The jury is still out.  I do enjoy the arguments on theology, history and culture a lot on those groups when they happen.  Unfortunately lately I haven’t seen much of that going on.  The smallest post will make the old arguments come crashing through and at this point I just want to go back under my rock, studying and worshiping on my own. I’m still CRP but whether I will participate with the current online groups is a whole different matter…



Celtic Religion and Celtic Reconstructionism Resources.

I was going to write an essay on Celtic Religion and then another one on Celtic Reconstructionism but then realized that I had so many resources from people who actually knew and researched more than I ever could.  Instead I decided that the best way to do this was to list these resources and as I come across more and more of them I’ll add it here.

Celtic Religion: What do we really know about it? – This article originally appeared as a multi-part message on **Highly Recommended

celtic_religion This is a report on the subject with good information.

Celtic Polytheism: This is an article on Wikipedia.  As with everything on there please check up on the sources and be sure to cross reference.

Celtic Reconstructionism (CR): This is an article on Wikipedia.  As with everything on there please check up on the sources and be sure to cross reference.

The Celtic Reconstructionism Frequently Asked Questions list: This list is also available in print now with 37 pages of additional material, including a glossary and pronunciation guide which provides readers with an introduction to the Celtic languages, as well as pronunciations for many Celtic terms and Deity names (in Irish, Gaelic, Old Irish, Welsh, Scots and Gaulish). It is indexed and thoroughly cross-referenced, making it very user-friendly for beginners as well as those with many years in the tradition.** Highly Recommended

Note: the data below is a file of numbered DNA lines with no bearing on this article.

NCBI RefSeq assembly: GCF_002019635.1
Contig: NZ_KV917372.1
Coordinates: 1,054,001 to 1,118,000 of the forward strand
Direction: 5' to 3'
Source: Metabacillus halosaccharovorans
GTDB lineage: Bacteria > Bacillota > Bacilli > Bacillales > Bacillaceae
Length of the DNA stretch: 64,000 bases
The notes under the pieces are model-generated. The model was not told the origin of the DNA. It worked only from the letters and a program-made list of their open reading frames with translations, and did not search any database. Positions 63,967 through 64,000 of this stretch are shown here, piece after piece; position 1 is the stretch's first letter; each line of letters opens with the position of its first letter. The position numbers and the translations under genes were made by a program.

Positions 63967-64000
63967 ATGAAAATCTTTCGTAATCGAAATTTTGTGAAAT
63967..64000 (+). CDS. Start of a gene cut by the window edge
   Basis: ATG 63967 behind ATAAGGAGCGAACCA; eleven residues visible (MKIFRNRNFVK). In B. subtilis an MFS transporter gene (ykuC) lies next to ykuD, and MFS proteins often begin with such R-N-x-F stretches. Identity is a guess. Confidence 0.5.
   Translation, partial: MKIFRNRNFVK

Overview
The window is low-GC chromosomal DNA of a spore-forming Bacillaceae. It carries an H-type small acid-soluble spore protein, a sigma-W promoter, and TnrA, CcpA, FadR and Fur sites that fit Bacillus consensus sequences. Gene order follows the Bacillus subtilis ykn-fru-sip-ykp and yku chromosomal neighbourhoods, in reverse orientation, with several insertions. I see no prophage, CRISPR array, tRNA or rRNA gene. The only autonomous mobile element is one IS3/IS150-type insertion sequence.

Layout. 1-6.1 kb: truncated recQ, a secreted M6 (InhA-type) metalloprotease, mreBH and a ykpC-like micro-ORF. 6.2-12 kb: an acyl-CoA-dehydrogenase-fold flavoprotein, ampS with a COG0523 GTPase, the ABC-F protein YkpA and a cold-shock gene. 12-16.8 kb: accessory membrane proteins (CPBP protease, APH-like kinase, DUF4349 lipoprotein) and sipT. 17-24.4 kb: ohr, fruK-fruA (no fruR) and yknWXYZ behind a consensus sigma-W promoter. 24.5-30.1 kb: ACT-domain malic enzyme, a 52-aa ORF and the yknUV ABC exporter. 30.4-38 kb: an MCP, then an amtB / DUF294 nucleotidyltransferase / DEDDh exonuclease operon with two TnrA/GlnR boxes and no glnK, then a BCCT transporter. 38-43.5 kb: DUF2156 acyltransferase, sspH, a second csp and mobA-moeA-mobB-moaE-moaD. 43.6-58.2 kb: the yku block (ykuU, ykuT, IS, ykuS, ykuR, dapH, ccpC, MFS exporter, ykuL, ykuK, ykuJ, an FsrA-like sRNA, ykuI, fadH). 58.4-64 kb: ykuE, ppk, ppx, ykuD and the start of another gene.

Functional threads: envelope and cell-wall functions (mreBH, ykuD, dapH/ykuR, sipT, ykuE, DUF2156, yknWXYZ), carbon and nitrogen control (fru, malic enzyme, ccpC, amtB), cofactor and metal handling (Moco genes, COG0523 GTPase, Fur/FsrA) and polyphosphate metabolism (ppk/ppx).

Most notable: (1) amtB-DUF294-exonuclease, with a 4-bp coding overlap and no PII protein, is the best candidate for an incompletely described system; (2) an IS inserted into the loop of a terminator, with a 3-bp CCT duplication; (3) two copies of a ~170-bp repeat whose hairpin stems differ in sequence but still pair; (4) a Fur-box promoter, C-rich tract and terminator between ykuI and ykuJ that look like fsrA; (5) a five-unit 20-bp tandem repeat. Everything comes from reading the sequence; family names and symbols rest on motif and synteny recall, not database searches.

Proto-Indo-European Religion: The Proto-Indo-European Religion is reconstructed on the basis of linguistic analysis of the languages used by Indo-European-speaking people. This website gives scholarly information on what is known about this religion, and the status of research in the field. Particular emphasis is placed on the oldest sources in each language group, but folklore, traditions and even Christianized versions of Proto-Indo-European goddesses, myths and rituals have been used as well. In India, the religion continues as it has for millenia, so information from recent or modern sources is relevant to the study.** Highly Recommended

Ceisiwr Serith’s Proto-Indo-European Religion: One of the best people to write on the subject.** Highly Recommended

There are many books on the subject:

Caesar, Julius, The Gallic War, tr. by H. J. Edwards (Cambridge MA: Harvard University Press, 1994)

Chadwick, Nora, The Celts (NY: Penguin, 1991)

*Cunliffe, Barry W., The Ancient Celts (Oxford: Oxford University Press, 1997)

Cunliffe, Barry W., The Celtic World (NY: St. Martin’s Press, 1993)

*Danaher, Kevin, The Year in Ireland (Irish Books & Media, 1994)

Ellis, Peter Berresford, The Celtic Empire (London: Constable, 1990)

Ellis, Peter Berresford, The Druids (Grand Rapids MI: Eerdmans, 1995)

*Green, Miranda, The World of the Druids (NY: Thames & Hudson, 1997)

Hutton, Ronald, The Pagan Religions of the Ancient British Isles (Cambridge: Blackwell, 1995)

*James, Simon, The World of the Celts (NY: Thames & Hudson, 1993)

Koch, John and John Carey, The Celtic Heroic Age: Literary Sources for Ancient Celtic Europe and Early Ireland and Wales (Malden MA: Celtic Studies Publications, 1995)

Merrifield, Ralph, The Archaeology of Ritual and Magic (NY: New Amsterdam Books, 1988)

Piggott, Stuart, The Druids (NY: Thames & Hudson, 1986)

Raftery, Barry, Pagan Celtic Ireland (NY: Thames & Hudson, 1994)

Ross, Anne, Pagan Celtic Britain (Chicago: Academy Chicago, 1996)

Ross, Anne, The Pagan Celts (Totowa NJ: Barnes & Noble, 1986)

Ross, Anne and Don Robins, The Life and Death of a Druid Prince (NY: Touchstone, 1991)

There is also a comprehensive list in the CR FAQ, and IMBAS list.

Keep an eye on this post as I might update it with even more stuff as I come across them.